The turning is made possible by chosing for the insert a suitable material as said above, and by forming the insert substantially as is disclosed by FIG. 4. As can be appreciated from the drawing, the insert comprises a relatively straight and narrow front section 9, at the ends of the ear covering successively changing into a relatively wide and significantly bow-shaped back section 10. Said back section 10 provides the main part of the inherent bias of the finished ear covering and which operates to hold the cover to the users ear. The narrow front section operates mainly as a drawing strap which maintains the biasing shape for the back section. The size of the opening, together with the smaller width of the front section support the turning operation which advantageously is initiated by pressing the widest part of the back section downwards through the centre of the opening, see FIG. 5a. Then, the turning motion is continued longitudinally towards the ends of the ear cover, and past the same as in FIG. 5b, so that finally the front section is turned outside in through the insert opening, FIG. 5c. For reasons of clearity, the turning maneuvre is shown without the clothing. However, the clothing will not complicate the turning operation, when a material having proper elasticity is chosen for the ear cover clothing. FleeceŽ is an example of a suitable synthetic material with cold insulating properties, but also other woven or knitted materials of synthetic or nature fibres may be suitable, if providing a certain elasticity.
An ear covering produced by the inventive method is characterized by the lack of visible seems or stitchings and comprises no peripheral margins, as is the case of known ear covers. The ear covering of the invention includes a smoothly rounded periphery, thereby making it comfortable to wear.
To increase the cold protecting ability, a third material layer may be included in the ear cover clothing, the ear covering thereby comprising double layers on the outside. Said third layer may be adhered to the wrong side of layer 2, representing the outside of the ear covering. The third layer may be somewhat smaller to cover the area inside the stitching margin, thereby facilitating the stitching and turning of the ear covering. The third layer, if desired, is advantageously adhered after the stitching together of the first two layers of cloth.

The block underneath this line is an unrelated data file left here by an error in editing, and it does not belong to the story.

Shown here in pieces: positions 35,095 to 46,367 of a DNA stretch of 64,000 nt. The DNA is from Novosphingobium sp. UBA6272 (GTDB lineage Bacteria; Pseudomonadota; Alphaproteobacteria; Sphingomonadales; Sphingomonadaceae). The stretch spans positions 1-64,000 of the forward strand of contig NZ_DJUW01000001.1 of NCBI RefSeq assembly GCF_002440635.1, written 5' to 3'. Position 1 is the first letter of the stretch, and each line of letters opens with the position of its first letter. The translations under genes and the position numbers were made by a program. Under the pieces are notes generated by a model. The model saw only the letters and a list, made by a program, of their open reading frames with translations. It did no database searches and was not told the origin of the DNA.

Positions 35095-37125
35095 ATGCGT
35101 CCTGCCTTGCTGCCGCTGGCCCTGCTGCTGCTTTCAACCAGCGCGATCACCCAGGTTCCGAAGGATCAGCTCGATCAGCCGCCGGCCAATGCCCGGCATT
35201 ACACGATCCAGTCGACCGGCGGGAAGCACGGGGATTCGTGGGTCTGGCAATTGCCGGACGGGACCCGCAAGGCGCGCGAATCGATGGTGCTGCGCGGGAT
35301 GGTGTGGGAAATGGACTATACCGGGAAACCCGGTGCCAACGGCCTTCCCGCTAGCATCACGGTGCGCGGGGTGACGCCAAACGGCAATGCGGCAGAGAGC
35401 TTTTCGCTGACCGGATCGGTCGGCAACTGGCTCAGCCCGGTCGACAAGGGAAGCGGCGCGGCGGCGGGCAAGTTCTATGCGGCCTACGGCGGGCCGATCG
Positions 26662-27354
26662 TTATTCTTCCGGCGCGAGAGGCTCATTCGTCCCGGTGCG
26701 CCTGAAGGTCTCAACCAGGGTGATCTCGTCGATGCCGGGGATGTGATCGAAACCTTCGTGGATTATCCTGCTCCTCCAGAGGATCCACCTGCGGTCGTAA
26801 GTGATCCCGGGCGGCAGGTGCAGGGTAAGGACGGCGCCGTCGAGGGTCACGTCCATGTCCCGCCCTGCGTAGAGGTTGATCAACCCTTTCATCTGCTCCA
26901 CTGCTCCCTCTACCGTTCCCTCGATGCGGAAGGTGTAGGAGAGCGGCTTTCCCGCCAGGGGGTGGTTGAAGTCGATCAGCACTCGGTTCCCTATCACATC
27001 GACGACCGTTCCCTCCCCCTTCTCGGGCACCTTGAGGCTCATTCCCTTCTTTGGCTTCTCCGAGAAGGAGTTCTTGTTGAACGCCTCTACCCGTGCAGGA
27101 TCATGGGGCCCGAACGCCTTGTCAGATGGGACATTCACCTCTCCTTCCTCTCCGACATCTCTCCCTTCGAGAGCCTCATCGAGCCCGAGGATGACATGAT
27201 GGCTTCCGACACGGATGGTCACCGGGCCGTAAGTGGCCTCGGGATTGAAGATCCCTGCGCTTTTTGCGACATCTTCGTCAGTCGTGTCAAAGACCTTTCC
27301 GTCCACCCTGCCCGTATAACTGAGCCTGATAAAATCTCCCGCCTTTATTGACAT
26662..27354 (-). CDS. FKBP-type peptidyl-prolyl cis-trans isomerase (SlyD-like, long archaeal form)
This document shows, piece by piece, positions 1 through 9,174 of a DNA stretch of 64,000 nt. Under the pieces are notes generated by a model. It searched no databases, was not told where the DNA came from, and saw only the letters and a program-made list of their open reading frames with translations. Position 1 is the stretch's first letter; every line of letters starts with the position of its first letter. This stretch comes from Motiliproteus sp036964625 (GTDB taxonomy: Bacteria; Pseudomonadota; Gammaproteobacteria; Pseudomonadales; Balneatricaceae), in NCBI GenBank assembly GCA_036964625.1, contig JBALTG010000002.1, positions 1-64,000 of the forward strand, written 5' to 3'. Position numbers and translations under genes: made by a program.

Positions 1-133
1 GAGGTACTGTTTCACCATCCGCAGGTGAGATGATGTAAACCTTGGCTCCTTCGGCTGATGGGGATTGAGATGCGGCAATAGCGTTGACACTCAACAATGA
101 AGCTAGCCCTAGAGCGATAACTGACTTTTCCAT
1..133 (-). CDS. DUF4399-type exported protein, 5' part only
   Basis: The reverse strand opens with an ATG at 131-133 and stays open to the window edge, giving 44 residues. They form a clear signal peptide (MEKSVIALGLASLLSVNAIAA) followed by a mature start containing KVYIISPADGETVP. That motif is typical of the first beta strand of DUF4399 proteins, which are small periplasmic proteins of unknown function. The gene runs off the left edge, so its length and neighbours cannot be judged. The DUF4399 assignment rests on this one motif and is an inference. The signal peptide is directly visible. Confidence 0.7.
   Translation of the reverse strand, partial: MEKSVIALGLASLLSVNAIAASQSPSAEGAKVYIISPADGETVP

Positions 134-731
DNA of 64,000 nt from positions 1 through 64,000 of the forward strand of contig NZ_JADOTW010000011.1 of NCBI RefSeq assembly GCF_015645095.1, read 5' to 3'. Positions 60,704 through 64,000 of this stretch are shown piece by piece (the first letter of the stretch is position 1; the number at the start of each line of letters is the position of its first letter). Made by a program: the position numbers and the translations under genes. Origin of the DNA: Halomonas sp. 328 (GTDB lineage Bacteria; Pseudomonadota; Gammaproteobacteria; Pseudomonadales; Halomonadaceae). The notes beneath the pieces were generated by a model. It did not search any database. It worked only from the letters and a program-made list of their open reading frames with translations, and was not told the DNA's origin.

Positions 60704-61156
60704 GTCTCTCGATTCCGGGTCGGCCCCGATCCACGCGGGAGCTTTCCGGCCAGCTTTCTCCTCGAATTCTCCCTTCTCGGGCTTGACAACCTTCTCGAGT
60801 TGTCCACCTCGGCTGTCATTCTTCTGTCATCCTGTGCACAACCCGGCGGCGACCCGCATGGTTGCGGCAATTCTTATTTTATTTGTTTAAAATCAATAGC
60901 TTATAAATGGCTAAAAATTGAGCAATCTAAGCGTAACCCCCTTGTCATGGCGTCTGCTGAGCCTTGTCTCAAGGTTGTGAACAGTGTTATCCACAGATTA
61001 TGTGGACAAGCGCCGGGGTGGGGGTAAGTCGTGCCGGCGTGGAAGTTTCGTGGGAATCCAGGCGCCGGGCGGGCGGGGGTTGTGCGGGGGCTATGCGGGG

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|US20040187192 *||Apr 9, 2004||Sep 30, 2004||Matthew Isom||Apparatus and method for making an ear warmer and an ear warmer frame|
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|US20050189547 *||May 3, 2005||Sep 1, 2005||Masumi Taninaka||Semiconductor light-emitting device with isolation trenches, and method of fabricating same|
|US20050246815 *||Apr 18, 2005||Nov 10, 2005||Legette Brian E||Apparatus and method for making an ear warmer and an ear warmer frame|
|US20050246816 *||May 5, 2005||Nov 10, 2005||Metex Corporation||Ear covering and manufacturing method|
|US20110119804 *||May 26, 2011||Sound Team Enterprise Co., Ltd.||Earmuff assembly|
|EP1593361A1 *||May 4, 2005||Nov 9, 2005||Metex Corporation||Ear covering|
|WO2002083044A1 *||Mar 8, 2002||Oct 24, 2002||Ear Bag Ab||Earmuff with earphone|
|U.S. Classification||2/209, 2/208|
|International Classification||A42B3/16, A61F11/00, A61F11/14|
|Oct 6, 2003||AS||Assignment|
|Nov 3, 2003||FPAY||Fee payment|
Year of fee payment: 4
|Oct 2, 2007||FPAY||Fee payment|
Year of fee payment: 8
|May 2, 2011||FPAY||Fee payment|
Year of fee payment: 12